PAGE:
The Sorrows of Young Werther by Johann Wolfgang von Goethe

I am a firm believer that you find the right books at the right time. This is one of the reasons, I almost never research on what to read next, rather try and it finds a random one from the bookshelf or kindle library.

On a rainy evening, I found The Sorrows of Young Werther by Johann Wolfgang von Goethe. Even though it is a translation of a German book to English, it turned out to be so gripping; I managed to finish it in a jiffy. Finding only on a handful of occasions to it to be lacking in flow.


The story mainly consists of the letters written by Werther, a young sensitive and passionate artist, to his friends Wilhelm.

The letters depict Wether’s exploration of the small village he has decided to live in for a short duration and the simplicity of the working class he encounters and comes to respect and admire. Slowly though, the tone of the letters change, as he meets a beautiful girl, Charlotte and is immediately charmed by her beauty, nature, and conduct.

Sadly, though, she is betrothed to another and as Charlotte and Werther come close, this fact pains Werther immensely, knowing he will likely never have her and yet cannot help loving her.

As she gets married and Werther tries to forget her by moving to another town, finding employment there, he discovers, no matter the distance, his heart still yearns for her and eventually, he returns to her town.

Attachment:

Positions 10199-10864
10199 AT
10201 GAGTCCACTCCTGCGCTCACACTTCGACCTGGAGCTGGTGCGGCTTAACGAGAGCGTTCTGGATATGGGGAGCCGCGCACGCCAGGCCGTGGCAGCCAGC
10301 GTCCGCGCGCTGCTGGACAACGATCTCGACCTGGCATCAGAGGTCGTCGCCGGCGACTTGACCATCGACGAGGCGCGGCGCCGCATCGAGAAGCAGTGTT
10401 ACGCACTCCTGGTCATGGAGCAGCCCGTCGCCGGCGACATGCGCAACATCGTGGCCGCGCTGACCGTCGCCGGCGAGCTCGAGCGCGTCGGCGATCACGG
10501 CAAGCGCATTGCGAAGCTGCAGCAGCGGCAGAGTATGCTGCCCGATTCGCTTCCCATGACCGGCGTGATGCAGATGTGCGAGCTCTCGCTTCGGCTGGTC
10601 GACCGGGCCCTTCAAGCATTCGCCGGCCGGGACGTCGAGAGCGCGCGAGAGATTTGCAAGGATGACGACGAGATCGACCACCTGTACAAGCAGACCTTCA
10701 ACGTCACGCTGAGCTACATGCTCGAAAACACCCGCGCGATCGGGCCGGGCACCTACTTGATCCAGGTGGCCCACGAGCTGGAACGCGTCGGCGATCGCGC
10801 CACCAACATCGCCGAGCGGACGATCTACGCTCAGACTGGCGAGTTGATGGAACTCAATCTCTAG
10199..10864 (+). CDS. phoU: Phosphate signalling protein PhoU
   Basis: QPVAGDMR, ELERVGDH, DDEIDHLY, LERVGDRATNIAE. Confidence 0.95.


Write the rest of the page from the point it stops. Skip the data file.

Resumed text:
Melancholy grips Werther like a fever that never goes away and eventually decides to end his life, before that though, he pours out his heart in front of Charlotte, who too loves him as a friend and much more. Yet, there is nothing to be done now that she is married. So she locks herself in her room, while Werther goes back to his rented accommodation.

Then with a peace, which prevails only on those, who know there is no hope or alternative left, he calls his servant, hands him a letter for Charlottes’ husband, while he settles all debts and accounts, writes to his friend and mother, asking for their forgiveness for the act he is about to commit.

Werther’s servant hands his note to Charlottes’ husband, in which Werther requests him to lend him his pistol since he is once again going to forest like earlier. The husband, already annoyed by Werther and the closeness between his wife, tells Charlotte about the letter and asks her to fetch the pistol.

Charlotte understands fully why Werther has asked for the pistol, with trembling hands she takes down the pistol and wipes the dust off of it before it is handed to the servant.

Werther after knowing Charlotte had given the pistol after wiping off the dust, becomes all the happier, begins writing his last letter till late in the night, when he finally pulls the trigger. Though he does not die, after all, how can death come so easily to a person who has been denied the only thing he seems to want in the whole world?

Therefore, he lays on the floor of his room till morning, until he is discovered by his servant, with a bullet having gone through face to his skull, in a pool of blood, almost motionless, yet alive. After few more hours of suffering, the young Werther dies. His funeral procession almost entirely consists of the laborers who have come to respect him, while the upper class and the priests stay away because he has committed the sin of suicide.

Bringing to an end, one of the most tragic books I have read and loved.

Even though Young Werther might have been unfortunate in his love life, I feel he was lucky enough to have a friend with whom he could share his most intimate thoughts. Even the ones we rarely if ever are able to share with even the friends and family closest to us.

The Sorrows of Young Werther might not be most eloquently written, however it is full of emotions often suppressed in other stories. For that alone, it gets my recommendation.


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